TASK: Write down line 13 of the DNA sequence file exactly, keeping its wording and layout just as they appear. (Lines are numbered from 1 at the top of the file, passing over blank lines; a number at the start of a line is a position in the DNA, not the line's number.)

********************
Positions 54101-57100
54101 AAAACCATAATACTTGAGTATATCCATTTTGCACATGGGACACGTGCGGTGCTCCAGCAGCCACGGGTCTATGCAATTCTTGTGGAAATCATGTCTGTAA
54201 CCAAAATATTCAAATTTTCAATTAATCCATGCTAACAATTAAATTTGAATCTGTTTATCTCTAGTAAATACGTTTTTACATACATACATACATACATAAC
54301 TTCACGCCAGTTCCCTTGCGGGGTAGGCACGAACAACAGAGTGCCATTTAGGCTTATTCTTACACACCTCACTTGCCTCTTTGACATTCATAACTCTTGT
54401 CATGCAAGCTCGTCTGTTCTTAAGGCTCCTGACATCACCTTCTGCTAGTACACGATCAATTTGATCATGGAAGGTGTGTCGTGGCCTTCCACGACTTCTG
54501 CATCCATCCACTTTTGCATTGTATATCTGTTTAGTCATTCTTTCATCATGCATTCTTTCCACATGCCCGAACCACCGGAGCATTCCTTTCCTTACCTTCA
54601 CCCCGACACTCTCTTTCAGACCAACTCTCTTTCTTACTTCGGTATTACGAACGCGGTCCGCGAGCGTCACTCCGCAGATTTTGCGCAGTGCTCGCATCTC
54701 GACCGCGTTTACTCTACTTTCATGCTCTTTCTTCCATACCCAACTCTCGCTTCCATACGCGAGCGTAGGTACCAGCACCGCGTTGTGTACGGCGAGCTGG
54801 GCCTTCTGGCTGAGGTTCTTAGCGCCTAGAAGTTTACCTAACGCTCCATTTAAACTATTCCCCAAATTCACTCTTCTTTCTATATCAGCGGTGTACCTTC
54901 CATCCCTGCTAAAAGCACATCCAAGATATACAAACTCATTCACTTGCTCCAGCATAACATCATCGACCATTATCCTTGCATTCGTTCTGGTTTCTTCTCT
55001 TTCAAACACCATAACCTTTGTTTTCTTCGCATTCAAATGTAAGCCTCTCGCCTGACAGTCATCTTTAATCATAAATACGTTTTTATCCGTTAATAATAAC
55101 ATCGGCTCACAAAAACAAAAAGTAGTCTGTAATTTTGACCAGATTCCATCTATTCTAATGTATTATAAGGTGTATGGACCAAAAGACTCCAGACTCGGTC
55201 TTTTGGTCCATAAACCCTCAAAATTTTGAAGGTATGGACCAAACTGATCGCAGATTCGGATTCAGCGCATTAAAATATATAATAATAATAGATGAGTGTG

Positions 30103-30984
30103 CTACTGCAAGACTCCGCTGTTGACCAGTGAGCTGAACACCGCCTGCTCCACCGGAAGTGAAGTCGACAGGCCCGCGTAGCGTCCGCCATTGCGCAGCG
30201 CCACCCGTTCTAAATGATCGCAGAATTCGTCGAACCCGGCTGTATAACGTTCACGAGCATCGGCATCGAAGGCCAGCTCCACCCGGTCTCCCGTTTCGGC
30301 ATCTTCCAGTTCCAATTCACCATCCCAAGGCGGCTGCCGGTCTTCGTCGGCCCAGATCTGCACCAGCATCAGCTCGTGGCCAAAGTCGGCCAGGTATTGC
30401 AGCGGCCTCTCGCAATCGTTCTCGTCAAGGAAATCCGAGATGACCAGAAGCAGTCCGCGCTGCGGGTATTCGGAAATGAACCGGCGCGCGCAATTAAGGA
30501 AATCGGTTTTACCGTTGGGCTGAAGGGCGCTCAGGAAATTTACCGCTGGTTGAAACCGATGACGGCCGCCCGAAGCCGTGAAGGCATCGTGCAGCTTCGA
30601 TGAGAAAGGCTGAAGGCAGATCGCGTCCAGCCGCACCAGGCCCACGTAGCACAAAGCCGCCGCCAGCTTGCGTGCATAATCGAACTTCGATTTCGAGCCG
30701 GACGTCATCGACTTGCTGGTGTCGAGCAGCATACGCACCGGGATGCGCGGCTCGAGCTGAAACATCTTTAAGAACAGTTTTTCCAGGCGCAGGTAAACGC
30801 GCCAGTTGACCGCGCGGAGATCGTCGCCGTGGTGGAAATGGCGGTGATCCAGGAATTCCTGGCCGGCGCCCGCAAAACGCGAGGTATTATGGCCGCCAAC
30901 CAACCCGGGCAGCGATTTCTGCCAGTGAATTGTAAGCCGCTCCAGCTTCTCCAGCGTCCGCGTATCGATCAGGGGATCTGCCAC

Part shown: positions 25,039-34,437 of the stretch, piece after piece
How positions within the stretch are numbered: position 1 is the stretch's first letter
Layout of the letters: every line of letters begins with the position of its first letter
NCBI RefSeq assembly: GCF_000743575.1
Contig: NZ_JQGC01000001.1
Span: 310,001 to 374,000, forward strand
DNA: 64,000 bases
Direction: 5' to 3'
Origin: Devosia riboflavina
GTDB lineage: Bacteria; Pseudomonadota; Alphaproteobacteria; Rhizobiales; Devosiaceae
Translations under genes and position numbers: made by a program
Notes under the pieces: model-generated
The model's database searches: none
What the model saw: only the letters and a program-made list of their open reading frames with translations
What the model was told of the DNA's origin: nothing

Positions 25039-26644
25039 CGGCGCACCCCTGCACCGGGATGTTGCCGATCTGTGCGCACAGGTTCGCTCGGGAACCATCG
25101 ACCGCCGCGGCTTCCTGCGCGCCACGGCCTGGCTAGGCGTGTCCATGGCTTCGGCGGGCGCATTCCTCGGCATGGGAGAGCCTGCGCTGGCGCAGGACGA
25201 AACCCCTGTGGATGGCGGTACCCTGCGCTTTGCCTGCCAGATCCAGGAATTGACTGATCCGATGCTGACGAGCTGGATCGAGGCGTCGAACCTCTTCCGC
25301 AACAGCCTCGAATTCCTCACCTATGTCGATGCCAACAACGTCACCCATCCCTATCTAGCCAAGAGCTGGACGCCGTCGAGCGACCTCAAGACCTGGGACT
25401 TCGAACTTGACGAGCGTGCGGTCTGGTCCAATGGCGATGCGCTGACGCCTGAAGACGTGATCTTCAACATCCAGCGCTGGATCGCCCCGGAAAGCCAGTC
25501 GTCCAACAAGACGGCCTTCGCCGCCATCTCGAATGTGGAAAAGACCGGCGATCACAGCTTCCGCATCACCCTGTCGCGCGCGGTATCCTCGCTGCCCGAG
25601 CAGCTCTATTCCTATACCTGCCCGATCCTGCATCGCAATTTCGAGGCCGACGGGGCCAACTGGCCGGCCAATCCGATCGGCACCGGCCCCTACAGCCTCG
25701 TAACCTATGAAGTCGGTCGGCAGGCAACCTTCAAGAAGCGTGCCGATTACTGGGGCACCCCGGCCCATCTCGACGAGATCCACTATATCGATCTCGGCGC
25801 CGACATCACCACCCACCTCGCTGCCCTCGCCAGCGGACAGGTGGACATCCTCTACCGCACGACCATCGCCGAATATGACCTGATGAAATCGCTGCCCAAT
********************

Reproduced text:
55201 TTTTGGTCCATAAACCCTCAAAATTTTGAAGGTATGGACCAAACTGATCGCAGATTCGGATTCAGCGCATTAAAATATATAATAATAATAGATGAGTGTG